The Patents and Trade Marks Law 2011 governs the recording of intellectual property rights in the Cayman Islands. The Law establishes a registry of patents and trade marks. This Register is maintained in the office of the Registrar General.

The Cayman Islands registry serves to extend patent and trademark rights that have been registered in other jurisdictions, rather than being a registry of original registration; only those rights already registered in jurisdictions prescribed by law may be registered in the Cayman Islands.

In 1998 legislation was introduced to allow EC trademarks to be extended to Cayman. This enlarged the scope of acceptable registrations, which had previously been confined to the United Kingdom and Madrid Protocol (with UK designation) trademark rights. This means that before a trade mark can be registered, renewed or assigned in the Cayman Islands, it must first be registered, renewed or assigned with either the registry of patents and trade marks in London or the EC registry in Madrid. Thereafter, it is straightforward to record rights in the Cayman Islands.

Registered Agent

A person wishing to register a trade mark or patent must engage a Registered Agent. Only such an agent can transact with the Registry. SMCS is pleased to provide this service (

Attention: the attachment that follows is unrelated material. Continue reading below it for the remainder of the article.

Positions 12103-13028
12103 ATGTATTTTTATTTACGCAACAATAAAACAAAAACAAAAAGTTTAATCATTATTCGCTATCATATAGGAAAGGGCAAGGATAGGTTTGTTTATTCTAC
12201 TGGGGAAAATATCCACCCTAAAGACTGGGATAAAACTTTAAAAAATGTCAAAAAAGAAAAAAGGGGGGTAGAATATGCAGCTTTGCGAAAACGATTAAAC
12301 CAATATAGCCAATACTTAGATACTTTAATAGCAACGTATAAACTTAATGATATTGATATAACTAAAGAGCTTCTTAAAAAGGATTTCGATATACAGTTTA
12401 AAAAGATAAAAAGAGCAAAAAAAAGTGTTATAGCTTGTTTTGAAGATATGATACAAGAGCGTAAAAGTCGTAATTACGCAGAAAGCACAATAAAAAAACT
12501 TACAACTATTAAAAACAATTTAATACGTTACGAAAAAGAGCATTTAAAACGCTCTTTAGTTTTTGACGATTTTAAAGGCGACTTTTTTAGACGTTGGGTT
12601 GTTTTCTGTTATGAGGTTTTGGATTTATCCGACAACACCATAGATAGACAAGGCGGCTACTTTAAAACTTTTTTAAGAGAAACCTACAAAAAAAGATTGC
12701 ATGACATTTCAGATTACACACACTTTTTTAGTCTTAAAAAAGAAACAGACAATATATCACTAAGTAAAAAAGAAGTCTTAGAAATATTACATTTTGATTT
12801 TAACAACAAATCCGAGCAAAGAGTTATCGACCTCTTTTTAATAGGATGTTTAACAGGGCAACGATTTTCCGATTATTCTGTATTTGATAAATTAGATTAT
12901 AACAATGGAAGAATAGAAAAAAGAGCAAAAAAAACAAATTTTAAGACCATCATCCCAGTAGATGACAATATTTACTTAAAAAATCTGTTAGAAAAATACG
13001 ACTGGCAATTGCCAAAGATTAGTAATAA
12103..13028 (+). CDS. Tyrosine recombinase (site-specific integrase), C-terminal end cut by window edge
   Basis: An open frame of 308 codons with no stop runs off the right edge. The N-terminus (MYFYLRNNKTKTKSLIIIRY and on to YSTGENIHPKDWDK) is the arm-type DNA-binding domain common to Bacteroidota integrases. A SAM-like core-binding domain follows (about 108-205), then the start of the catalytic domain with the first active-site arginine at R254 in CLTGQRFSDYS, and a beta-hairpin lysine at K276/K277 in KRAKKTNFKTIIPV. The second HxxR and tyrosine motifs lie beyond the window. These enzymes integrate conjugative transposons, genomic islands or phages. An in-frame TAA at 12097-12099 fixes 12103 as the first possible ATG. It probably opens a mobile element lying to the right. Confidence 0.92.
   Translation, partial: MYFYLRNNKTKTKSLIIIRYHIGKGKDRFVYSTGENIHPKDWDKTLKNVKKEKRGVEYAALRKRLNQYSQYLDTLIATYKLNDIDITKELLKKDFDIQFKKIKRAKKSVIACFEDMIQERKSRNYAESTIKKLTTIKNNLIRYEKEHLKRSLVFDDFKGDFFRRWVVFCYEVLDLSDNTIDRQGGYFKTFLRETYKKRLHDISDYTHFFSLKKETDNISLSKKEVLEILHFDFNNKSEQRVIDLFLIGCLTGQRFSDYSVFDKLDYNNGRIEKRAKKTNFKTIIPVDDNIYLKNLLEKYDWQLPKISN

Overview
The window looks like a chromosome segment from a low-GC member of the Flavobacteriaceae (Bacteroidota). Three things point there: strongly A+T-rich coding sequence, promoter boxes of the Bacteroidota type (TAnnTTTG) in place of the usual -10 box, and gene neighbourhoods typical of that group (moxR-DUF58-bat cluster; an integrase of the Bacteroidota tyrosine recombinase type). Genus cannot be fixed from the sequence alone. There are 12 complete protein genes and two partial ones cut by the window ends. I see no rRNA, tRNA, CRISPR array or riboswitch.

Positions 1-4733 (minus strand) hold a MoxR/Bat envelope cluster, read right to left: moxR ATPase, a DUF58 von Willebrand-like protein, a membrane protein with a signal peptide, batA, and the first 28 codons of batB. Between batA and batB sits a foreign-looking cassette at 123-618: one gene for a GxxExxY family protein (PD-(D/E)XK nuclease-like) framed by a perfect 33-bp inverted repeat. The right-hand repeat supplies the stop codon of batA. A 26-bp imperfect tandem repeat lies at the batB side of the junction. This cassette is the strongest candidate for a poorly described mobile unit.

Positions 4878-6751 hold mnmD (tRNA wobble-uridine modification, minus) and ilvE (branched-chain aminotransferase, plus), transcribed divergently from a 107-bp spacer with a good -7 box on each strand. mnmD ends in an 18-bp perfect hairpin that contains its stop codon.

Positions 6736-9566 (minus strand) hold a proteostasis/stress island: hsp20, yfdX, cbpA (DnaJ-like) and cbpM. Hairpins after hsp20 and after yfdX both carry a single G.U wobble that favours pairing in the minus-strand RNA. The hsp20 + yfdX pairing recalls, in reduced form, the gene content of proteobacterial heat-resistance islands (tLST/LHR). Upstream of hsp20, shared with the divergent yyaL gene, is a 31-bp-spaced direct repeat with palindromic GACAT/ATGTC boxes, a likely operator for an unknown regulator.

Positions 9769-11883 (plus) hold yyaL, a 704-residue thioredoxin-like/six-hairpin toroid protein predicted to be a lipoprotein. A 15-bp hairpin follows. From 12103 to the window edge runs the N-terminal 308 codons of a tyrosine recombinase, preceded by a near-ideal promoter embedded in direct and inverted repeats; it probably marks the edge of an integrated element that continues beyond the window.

Recording of patents and trade marks

The Registrar must be satisfied that an application complies with Registry requirements (including the submission of an original certified extract from the UK or EC register) and that the prescribed fees have been paid. The fee structure is based on the number of classes in which the trademark is registered.

Once in possession of this material The Registry will grant the extension of rights. Patens may be registered for a period of 20 years and the period of validity is dependent on the continued registration in the UK/EC.

All recordings made on the Register shall be published in the Cayman Islands Gazette. Publication is prima facie evidence of the recording.

Effect of registration

The effect of recording in the Cayman Islands a right in or to either a UK patent is that it bestows the owner with all the equivalent rights and remedies available to him or her in the UK.

The recording of an extension of a right in or to either a UK trade mark or an EC trademark provides the owner with the same protection and rights afforded to an owner under the Merchandise Marks Law (1997 Revision) and all other rights to which the owner is entitled to exercise and enforce in the UK/EC.

The content of this article is intended to provide a general guide to the subject matter. Specialist advice should be sought about your specific circumstances.